* EPS $0.79 vs $1.24
* CEO says will take action if potash prices wane
* Shares rise 2.7 pct on Toronto Stock Exchange (Adds analyst and company comments, updates stock prices; in U.S. dollars unless noted. Changes dateline from New York)
TORONTO, Feb 11 (Reuters) - Fertilizer maker Agrium Inc (AGU.TO) (AGU.N) said profit fell 28 percent due to inventory writedowns and lower sales volumes, but its shares jumped on its outlook for a turnaround in demand later in the year.
The company said on Wednesday that fourth-quarter net income dropped to $124 million, or 79 cents a share, from $172 million, or $1.24 a share, a year earlier. It also said it expects a buoyant second half to the year as farmers begin ramping up the application of fertilizer once again.
"Given the ongoing volatility in crop prices, predicting acreages and crop input demand remains difficult," Chief Executive Mike Wilson, cautioned on a conference call with analysts.
"What is clear is that farmers will plant a crop this spring and they will require a lot of crop inputs to do so."
Fertilizer prices soared in the first half of 2008 on peaking demand, tight inventories and record grain prices. But since then, the global credit crunch and the widening recession have weighed on the agricultural sector.
Prices of nitrogen and phosphate fertilizers tumbled toward the end of 2008 as farmers stayed out of the market in hopes that prices would decline ahead of the spring planting season in North America. Brazilian farmers, hurt by tight credit markets, also cut spending on inputs.
However, prices held for potash -- the third key crop nutrient -- as producers rapidly cut production to keep inventories under control. Eight companies control about 85 percent of global potash supply, with a handful of others accounting for the rest.
Agrium, one of the world's largest nitrogen fertilizer producers, curtailed production at a number of North American operations due to the sudden decline in prices and buildup in inventories.
The nitrogen market faced significant downward pressure in the fourth quarter, but has shown some improvement over the past month, Agrium said.
The company was more cautious on its potash outlook. It said it expected demand to pick up this spring from last fall, but cautioned that it would be difficult to indicate the extent of the improvement.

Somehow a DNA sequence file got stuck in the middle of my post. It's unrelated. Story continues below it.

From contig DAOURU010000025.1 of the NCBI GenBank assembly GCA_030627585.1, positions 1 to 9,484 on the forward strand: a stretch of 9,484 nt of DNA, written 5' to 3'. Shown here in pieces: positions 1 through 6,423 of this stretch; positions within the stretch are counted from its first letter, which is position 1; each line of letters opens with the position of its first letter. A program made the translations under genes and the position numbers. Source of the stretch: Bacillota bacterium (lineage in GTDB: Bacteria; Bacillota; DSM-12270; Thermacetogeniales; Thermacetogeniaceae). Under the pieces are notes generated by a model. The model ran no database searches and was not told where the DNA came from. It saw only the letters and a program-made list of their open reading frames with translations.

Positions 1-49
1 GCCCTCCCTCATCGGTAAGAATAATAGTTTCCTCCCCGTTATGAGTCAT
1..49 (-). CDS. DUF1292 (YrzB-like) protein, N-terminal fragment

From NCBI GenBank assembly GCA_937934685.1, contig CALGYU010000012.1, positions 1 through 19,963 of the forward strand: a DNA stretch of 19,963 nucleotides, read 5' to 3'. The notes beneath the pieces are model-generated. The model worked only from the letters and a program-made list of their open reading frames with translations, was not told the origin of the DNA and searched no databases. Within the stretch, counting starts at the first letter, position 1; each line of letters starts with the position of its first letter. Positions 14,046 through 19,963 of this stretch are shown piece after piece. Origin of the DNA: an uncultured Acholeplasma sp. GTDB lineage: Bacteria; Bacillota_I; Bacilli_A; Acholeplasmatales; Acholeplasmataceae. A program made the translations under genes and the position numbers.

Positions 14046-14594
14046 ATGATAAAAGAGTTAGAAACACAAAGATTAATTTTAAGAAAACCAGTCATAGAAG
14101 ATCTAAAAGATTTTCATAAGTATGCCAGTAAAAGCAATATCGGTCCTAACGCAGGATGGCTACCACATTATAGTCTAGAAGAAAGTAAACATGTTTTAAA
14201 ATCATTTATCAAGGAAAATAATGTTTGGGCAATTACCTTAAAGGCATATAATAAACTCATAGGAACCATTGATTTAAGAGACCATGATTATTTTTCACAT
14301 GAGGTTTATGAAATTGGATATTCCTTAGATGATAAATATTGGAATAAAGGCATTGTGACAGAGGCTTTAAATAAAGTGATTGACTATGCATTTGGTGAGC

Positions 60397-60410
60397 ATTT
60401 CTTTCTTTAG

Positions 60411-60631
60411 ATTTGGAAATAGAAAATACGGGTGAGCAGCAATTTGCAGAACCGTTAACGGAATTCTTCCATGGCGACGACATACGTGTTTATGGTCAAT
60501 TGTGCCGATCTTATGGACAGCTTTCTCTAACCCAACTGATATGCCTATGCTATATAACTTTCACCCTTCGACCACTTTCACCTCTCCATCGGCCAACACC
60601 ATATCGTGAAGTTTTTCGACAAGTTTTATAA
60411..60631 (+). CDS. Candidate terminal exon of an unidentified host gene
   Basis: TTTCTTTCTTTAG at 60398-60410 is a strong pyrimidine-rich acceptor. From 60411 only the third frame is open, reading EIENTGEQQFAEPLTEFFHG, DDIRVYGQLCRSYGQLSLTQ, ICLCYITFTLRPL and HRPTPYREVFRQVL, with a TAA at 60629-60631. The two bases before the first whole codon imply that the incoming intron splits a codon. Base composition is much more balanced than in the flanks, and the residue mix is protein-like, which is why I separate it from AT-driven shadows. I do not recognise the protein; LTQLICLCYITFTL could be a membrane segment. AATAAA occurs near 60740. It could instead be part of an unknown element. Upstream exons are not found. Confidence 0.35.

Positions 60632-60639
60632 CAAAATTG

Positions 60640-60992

During the conference call, Wilson did not rule out the possibility of layoffs or shutting in its potash plant totally if sales do not improve.
"We match our production to our sales; we don't do it in the reverse fashion," he said during the call.
"Our production has been throttled around 50 percent. We have not laid off anyone at this point. We have not shut in our plant totally at this point, but if sales don't strengthen we would likely do that."
Analysts also see a turnaround in fertilizer prices once the spring planting begins in North America.
"The first half of the year is not going to be anything to write home about," said Richard Kelertas, an analyst at Dundee Securities, in Montreal. "The proof in the pudding will be in the second and third quarters when everything starts to show up. The key thing here will be the spring plant."
Agrium's results included a noncash foreign exchange gain of 53 cents a share, natural gas and power hedge losses of 47 cents and a recovery in stock-based compensation of 19 cents.
The company also took inventory writedowns of $1.40 a share, linked mainly to a decline in prices of nitrogen and phosphate fertilizers.
Shares of fertilizer producers, which rose sharply in the first half of 2008, have since collapsed. But the better than expected results and improved outlook sent Agrium shares up by 2.7 percent to C$47.25 by early afternoon, after pushing as high as C$48.83 earlier in the day.
$1=$1.25 Canadian Reporting by Scott Anderson, additional reporting by Euan Rocha, in New York; editing by Rob Wilson